I enjoyed reading this account on the life of Elizabeth, which deigned to cover her entire documented life from her beginnings, adolescence, to the triumph of her accession, troubles with the Catholic recusants and Mary Queen of Scots to her potential matrimonial woes and the final years of her reign.
Weir does well to cover such a complicated and long period as Elizabeth's life was, within a single volume. In particular, I found Weir's depiction of Elizabeth's relationships with her long standing favourite Robert Dudley and later the Earl of Essex fascinating and illuminating. Similarly, her relationships with her councillors such as the loyal William Cecil and later her trusted advisor, Francis Walsingham are also scrutinised in lucid detail and the way these depictions are interwoven with unfolding events such as the speculation surrounding the death of Amy Robsart, her quest for a suitable husband and the intrigues of Mary Stuart are particularly impressive indeed. Weir also cautiously espouses some new yet very interesting theories surrounding key events of Elizabeth's reign. A few of these relate to the circumstances concerning Amy Robsart, Mary Stuart and the Earl of Essex.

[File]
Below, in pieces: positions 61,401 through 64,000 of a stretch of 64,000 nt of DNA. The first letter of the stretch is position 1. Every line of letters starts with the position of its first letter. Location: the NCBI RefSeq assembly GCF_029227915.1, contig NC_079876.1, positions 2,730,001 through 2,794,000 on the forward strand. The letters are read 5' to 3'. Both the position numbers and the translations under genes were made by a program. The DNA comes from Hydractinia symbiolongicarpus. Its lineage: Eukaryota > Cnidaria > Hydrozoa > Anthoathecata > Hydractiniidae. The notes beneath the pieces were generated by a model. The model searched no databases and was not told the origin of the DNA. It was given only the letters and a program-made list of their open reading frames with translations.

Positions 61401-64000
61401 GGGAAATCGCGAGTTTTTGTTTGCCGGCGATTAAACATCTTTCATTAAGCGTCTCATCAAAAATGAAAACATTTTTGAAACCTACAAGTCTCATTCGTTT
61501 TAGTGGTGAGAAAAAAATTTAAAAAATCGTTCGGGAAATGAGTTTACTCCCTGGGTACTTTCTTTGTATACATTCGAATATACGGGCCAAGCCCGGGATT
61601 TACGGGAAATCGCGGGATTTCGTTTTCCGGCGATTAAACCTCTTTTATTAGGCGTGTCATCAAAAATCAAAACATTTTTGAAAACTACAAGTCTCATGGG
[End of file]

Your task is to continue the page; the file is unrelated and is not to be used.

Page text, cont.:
There are also humorous moments throughout the book and nowhere is this more true than in Weir's vivid and engaging portrayal of Elizabeth's endless quest for a suitable husband who would serve her personal needs in the fullfilment of an heir without threatening her personal autonomy and sovereignty. As it was, none presented himself or else, Elizabeth was too fussy, nevertheless Elizabeth appeared to commit herself to several eager suitors on many different occasions before eventually, pulling back from the brink. She would refine the art of keeping her suitors, her council and her country guessing.
My only criticims with regard to this book relate to the fact that as with the Six Wives, some accounts may well be dubious and not thoroughly substantiated. Also, the book is rather short considering that it is a biography of Elizabeth's entire documented life. I also feel that Weir should have deployed a more impartial analysis of Mary, Queen of Scots, and explored perhaps Mary's side of the story. However, on the whole, I found this to be an entertaining, readable and witty account of Elizabeth's early life and in particular, her reign.
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